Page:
How to watch the live stream for today’s Apple WWDC keynote


Apple is holding a keynote today at the McEnery Convention Center in San Jose, and the company is expected to unveil new updates for iOS, macOS, tvOS, watchOS and maybe also the iPad Pro and the MacBook Pro. At 10 AM PT (1 PM in New York, 6 PM in London, 7 PM in Paris), you’ll be able to watch the event as the company is streaming it live.

Apple is likely to talk about some new features for all its software platforms — WWDC is a developer conference after all. But Apple also usually holds a press conference in Spring. This year, Apple has stayed quiet, turning its usual WWDC keynote into a big deal. Rumor has it that Apple is about to unveil a 10.5-inch iPad Pro as well as minor MacBook (Pro) updates. And maybe Apple could even unveil an Amazon Echo speaker competitor, but don’t hold your breath for this one. It’s going to be a packed one.

If you have the most recent Apple TV, you can download the Apple Events app in the App Store. It lets you stream today’s event and rewatch old events. Users with old Apple TVs can simply turn on their devices. Apple is pushing out the “Apple Events” channel so that you can watch the event.

And if you don’t have an Apple TV, the company also lets you live stream the event from the Apple Events section on its website. This video feed only works in Safari and Microsoft Edge; the good news is that it works on macOS, iOS and Windows 10 — chances are you have at least one device running Safari or Edge.

So to recap, here’s how you can watch today’s Apple event:

  • Safari on the Mac or iOS.
  • Microsoft Edge on Windows 10.
  • An Apple TV gen 4 with the Apple Events app in the App Store.
  • An Apple TV gen 2 or 3, with the Apple Events channel that arrives automatically right before the event.

Of course, you can also read TechCrunch’s live blog if you’re stuck at work and really need our entertaining commentary track to help you get through your day.

Take a closer look at Microsoft’s Project Scorpio Xbox dev kit ahead of E3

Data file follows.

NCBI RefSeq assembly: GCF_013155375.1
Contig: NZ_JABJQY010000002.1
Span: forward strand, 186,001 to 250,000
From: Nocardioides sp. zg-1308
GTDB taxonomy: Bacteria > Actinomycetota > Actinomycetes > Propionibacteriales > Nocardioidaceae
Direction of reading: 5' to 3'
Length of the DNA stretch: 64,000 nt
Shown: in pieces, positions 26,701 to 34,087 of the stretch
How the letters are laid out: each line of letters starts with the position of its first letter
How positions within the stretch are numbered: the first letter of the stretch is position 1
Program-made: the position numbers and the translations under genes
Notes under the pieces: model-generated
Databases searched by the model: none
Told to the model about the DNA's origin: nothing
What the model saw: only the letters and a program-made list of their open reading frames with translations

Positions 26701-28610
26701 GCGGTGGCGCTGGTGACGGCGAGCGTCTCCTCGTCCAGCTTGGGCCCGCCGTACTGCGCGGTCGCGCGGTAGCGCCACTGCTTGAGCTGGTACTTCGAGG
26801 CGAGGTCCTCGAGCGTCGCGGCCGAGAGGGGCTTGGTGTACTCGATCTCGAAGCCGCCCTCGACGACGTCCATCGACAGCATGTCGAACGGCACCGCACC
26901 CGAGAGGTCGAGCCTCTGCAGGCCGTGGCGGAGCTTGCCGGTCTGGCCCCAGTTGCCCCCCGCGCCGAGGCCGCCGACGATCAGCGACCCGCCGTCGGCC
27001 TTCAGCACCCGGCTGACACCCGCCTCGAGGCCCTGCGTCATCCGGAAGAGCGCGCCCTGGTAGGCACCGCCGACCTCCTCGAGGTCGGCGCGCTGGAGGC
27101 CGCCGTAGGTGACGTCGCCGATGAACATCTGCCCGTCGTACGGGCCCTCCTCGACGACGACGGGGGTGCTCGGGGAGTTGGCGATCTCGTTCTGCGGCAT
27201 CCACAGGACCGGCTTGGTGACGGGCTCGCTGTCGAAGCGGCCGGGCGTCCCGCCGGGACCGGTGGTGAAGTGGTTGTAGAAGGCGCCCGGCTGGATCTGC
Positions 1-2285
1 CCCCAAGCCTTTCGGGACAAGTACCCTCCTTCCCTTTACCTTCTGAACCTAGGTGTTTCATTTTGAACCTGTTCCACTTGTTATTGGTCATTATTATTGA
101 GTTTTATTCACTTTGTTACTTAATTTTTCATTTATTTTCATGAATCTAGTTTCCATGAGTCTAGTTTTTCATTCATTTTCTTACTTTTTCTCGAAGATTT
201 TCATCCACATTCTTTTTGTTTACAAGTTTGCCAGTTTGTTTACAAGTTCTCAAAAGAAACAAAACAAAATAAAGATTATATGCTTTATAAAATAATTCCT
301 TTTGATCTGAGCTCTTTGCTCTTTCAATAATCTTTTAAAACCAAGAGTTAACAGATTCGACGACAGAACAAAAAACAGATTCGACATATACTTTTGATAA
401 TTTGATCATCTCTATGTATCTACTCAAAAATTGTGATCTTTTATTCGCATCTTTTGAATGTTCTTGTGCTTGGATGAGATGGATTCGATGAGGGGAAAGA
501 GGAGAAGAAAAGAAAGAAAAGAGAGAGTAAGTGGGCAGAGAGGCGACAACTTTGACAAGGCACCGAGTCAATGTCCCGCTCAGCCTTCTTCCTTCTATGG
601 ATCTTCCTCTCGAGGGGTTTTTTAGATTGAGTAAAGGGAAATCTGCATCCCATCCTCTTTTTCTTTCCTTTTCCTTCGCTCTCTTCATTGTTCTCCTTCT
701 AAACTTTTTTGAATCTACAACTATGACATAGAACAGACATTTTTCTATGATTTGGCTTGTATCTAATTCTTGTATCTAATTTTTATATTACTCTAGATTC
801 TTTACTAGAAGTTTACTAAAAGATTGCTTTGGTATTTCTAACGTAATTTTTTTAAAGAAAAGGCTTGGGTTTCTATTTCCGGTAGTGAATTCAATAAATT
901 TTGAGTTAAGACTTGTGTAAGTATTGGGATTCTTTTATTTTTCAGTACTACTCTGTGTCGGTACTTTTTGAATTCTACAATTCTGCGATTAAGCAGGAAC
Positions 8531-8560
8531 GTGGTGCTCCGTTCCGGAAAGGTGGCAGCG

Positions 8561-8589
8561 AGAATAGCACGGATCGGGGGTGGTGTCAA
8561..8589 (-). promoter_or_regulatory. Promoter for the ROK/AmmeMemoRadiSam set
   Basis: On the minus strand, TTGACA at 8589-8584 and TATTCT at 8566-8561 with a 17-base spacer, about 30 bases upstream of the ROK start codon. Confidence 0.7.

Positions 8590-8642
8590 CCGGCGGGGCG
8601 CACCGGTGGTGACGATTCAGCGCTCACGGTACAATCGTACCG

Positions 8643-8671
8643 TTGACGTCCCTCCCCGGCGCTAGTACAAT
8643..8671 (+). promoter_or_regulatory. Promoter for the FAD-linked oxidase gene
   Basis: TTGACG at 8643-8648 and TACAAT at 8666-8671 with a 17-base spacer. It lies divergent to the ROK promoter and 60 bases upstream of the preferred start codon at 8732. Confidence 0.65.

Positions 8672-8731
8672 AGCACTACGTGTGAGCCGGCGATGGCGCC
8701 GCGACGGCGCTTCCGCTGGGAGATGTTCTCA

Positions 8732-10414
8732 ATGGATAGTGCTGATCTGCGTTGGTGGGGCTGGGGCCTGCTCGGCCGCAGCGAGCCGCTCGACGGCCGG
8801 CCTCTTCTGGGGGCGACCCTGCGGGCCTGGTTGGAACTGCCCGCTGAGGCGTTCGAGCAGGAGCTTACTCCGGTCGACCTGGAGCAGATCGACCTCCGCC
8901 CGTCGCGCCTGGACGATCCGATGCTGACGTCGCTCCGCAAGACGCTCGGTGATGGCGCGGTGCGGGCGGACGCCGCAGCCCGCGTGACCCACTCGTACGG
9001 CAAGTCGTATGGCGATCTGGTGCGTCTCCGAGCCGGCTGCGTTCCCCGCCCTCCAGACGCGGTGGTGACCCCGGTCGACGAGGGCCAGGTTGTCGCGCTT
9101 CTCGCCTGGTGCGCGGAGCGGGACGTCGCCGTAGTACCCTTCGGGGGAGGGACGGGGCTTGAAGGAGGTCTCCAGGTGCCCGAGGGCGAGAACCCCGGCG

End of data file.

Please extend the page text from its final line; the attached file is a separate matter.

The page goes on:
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We don’t have to wait too long to see Microsoft’s Project Scorpio as it will ship to consumers, and we’ve already seen the developer hardware being used to get software ready for the console being unveiled in full at E3. But in case you wanted an appetizer ahead of the official show next week, take a look at this Microsoft-produced look at the Scorpio dev kit.

This details a number of features for the dev kit, including an extra networking port just for developer use, as well as a dongle that hangs off the back to help you transfer pre-release builds from PC to console incredibly fast thanks to special high-throughput hardwired I/O. We also get a better look at that front-facing on-console display, which helps devs make small changes very quickly.

Take a look above and get ready; this should be the console to beat all consoles once it finally ships out to consumers.

Facebook now lets you find and contact your government reps right from your posts


Facebook has launched a new feature that makes it easier for users to share their views with their elected government officials directly from a Facebook post. In the “Compose” window that pops up when you prepare to write a post, there’s now a new option that lets you search for and add your representatives’ information to your post.